In most patients, there is little change in liver function tests throughout the course of the disease. In a sizable minority, however, histologic progression occurs and a small fraction of patients progress to end-stage liver disease. A study of 103 patients who underwent serial liver biopsies (mean interval between biopsies, 3.2 years) found that fibrosis stage progressed in 37%, remained stable in 34%, and regressed in 29%.19 Independent predictors of fibrosis progression included diabetes mellitus, a low initial fibrosis stage, and a higher body mass index. The degree to which these changes may have reflected sampling variation of liver biopsy specimens is uncertain.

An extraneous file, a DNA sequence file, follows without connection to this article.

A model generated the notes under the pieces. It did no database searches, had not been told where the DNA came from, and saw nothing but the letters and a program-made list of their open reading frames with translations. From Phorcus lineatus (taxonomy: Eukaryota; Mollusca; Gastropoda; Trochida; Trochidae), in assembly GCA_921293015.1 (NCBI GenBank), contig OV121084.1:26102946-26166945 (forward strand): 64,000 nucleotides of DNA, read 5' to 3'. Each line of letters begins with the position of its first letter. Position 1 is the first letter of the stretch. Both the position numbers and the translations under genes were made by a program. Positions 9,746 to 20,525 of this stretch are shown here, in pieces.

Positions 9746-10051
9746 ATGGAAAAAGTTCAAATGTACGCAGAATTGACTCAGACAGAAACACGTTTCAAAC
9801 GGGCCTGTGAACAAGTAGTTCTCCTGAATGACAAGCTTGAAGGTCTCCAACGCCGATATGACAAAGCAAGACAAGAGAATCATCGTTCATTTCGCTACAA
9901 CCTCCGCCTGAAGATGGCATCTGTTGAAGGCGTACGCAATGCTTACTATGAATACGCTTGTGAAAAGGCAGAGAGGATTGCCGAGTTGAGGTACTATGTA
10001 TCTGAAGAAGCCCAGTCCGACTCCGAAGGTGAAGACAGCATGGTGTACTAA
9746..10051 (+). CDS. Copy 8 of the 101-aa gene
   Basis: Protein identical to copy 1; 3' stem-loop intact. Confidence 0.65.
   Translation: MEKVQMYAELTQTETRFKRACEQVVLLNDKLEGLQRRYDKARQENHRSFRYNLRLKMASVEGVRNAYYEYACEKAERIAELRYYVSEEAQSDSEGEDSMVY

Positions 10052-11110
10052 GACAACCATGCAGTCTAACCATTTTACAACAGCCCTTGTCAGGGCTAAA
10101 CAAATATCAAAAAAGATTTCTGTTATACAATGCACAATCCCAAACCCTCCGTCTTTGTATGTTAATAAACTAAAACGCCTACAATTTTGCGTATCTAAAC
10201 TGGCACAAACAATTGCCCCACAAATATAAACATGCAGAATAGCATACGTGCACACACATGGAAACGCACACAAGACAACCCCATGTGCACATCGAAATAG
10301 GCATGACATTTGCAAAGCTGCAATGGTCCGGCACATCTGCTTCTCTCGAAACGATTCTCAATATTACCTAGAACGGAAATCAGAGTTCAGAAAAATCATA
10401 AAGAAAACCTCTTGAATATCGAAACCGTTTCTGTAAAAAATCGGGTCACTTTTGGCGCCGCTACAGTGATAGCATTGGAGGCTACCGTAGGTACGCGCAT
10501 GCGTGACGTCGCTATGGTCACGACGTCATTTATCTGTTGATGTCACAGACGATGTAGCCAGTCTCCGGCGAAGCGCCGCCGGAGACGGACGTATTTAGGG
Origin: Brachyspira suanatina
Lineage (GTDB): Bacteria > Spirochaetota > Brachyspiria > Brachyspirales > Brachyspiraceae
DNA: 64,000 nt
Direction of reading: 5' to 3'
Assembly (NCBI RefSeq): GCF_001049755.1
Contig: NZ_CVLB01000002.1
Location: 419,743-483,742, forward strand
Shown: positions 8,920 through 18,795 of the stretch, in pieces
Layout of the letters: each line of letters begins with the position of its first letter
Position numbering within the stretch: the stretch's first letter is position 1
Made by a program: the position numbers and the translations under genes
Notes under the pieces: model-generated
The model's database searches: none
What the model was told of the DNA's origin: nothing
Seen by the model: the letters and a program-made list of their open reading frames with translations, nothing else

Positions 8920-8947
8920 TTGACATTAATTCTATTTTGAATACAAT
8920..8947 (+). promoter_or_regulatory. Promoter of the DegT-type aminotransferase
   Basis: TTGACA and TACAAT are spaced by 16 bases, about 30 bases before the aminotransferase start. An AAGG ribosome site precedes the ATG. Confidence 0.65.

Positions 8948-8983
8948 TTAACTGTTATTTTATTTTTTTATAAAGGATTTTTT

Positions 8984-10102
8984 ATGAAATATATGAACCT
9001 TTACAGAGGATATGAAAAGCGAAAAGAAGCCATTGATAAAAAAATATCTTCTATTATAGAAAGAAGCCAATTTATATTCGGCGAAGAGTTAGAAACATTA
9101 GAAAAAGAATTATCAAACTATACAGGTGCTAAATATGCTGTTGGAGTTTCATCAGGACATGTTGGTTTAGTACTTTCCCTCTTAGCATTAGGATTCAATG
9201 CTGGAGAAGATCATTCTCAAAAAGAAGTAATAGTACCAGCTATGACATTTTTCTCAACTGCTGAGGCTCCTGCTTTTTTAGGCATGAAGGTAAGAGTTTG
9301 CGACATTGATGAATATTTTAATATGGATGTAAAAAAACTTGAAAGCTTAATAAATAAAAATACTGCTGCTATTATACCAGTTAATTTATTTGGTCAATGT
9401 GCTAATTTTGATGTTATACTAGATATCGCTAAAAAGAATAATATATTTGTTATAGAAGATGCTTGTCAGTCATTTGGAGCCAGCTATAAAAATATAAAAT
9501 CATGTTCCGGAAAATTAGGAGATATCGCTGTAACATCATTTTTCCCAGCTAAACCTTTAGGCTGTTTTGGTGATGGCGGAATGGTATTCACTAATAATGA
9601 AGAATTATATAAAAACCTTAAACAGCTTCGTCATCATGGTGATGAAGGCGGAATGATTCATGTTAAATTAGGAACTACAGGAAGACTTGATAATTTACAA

Despite the frequency of histologic progression and the histologic similarity between NASH and alcoholic hepatitis, the outcome is quite different in the two disorders. Approximately 38%–50% of patients with alcoholic hepatitis progress to cirrhosis over a 7-year period20; comparable values for NASH are much lower at 8%–26%.21 NASH is also associated with higher 5- and 10-year survival rates than alcoholic hepatitis (67% vs. 38% and 59% vs. 15%, respectively).
Most patients with NASH are asymptomatic, although fatigue, malaise, and vague right upper abdominal discomfort can be present.22 The most common presentation is liver function abnormalities detected on routine laboratory testing. Hepatomegaly is a frequent finding.22